Here I was centuries later, struggling to make sense of the modern condition, and standing on the river’s low-lying eastern bank. Looking across I saw Buda Castle, Matthias Church, and the Chain Bridge that linked the two parts of the city: Buda and Pest. All enticing destinations, but to the left of it all was a sight whose mystique made up for its plainness: a statue on top of a massive green monolith. I placed my bets that the best view of the city would be at its highest point, and I sped off again.
I crossed the Danube over the sepulchral Elizabeth Bridge to arrive at the foot of the monolith named “Gellert Hill,” and from there I ascended its man-made stone steps, passing cave entrances, neoclassical colonnades, and the occasional local on their morning stroll. Reaching the top with a shortage of breath, my attention turned for a moment to the unremarkable citadel fortress, before looking about 200 meters past towards that statue that captured my attention. A couple of minutes later, there I was. It was on the long end of the Citadel, a small flat area girded by railings. Here was an ivory colored obelisk crowned by a bronze female figure holding a palm leaf to the heavens. Forty meters below at her flanks were two smaller sculptures completing a trinity. The one on the right depicted a man in grips with a raptor, one hand at its throat, his other hand gripping a stone high, poised as if to deal the coup de grâce: the sculpture on the left portrayed a man stepping forward triumphantly with a torch in hand. There was an inscription on the monument in Hungarian that I couldn’t read, but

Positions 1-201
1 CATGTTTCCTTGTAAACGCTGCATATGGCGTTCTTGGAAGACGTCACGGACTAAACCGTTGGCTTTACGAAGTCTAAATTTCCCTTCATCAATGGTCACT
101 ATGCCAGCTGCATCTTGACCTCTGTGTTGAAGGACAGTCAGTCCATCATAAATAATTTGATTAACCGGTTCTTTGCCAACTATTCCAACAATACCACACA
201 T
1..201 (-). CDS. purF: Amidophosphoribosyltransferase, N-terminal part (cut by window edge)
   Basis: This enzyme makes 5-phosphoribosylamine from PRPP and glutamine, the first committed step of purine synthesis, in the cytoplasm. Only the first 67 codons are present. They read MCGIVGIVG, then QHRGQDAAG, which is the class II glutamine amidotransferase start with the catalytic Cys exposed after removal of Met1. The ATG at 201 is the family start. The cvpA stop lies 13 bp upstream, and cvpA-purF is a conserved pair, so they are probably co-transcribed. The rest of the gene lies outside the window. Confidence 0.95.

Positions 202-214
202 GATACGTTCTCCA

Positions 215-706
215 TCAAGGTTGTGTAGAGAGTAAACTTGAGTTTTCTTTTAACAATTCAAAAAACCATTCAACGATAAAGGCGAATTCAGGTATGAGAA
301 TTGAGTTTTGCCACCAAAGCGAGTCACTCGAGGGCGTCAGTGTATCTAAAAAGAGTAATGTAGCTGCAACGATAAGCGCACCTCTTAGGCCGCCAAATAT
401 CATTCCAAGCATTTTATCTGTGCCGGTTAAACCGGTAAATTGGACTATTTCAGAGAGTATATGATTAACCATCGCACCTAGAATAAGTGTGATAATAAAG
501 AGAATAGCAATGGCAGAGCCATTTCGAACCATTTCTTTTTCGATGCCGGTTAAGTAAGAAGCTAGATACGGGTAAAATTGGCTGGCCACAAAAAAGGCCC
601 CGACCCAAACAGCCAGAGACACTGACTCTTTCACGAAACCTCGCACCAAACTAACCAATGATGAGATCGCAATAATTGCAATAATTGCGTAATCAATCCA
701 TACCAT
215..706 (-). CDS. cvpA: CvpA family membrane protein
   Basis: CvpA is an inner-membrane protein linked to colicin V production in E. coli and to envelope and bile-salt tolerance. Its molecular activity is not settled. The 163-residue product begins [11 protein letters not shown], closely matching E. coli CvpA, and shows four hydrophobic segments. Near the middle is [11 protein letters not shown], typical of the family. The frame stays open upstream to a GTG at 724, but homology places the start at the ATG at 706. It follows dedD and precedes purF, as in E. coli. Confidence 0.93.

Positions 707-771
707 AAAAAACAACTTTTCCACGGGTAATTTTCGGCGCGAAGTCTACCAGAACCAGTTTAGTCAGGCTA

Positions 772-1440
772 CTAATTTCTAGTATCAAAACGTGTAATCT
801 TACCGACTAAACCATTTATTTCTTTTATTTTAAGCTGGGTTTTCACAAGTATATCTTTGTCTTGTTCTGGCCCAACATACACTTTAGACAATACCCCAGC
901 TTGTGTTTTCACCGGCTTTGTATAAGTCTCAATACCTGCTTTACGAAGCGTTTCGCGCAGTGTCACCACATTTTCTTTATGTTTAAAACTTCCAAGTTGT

standing there looking up at the lady holding the leaf up to the sky foregrounded by the victorious man, I felt something inexplicable. A transcendental, electric euphoria. A rush of blood to the heart, a sharpening of focus, the morning wind flowing across the back of my neck. I felt a connection to something deep within my subconscious that was something like the feeling you get when running.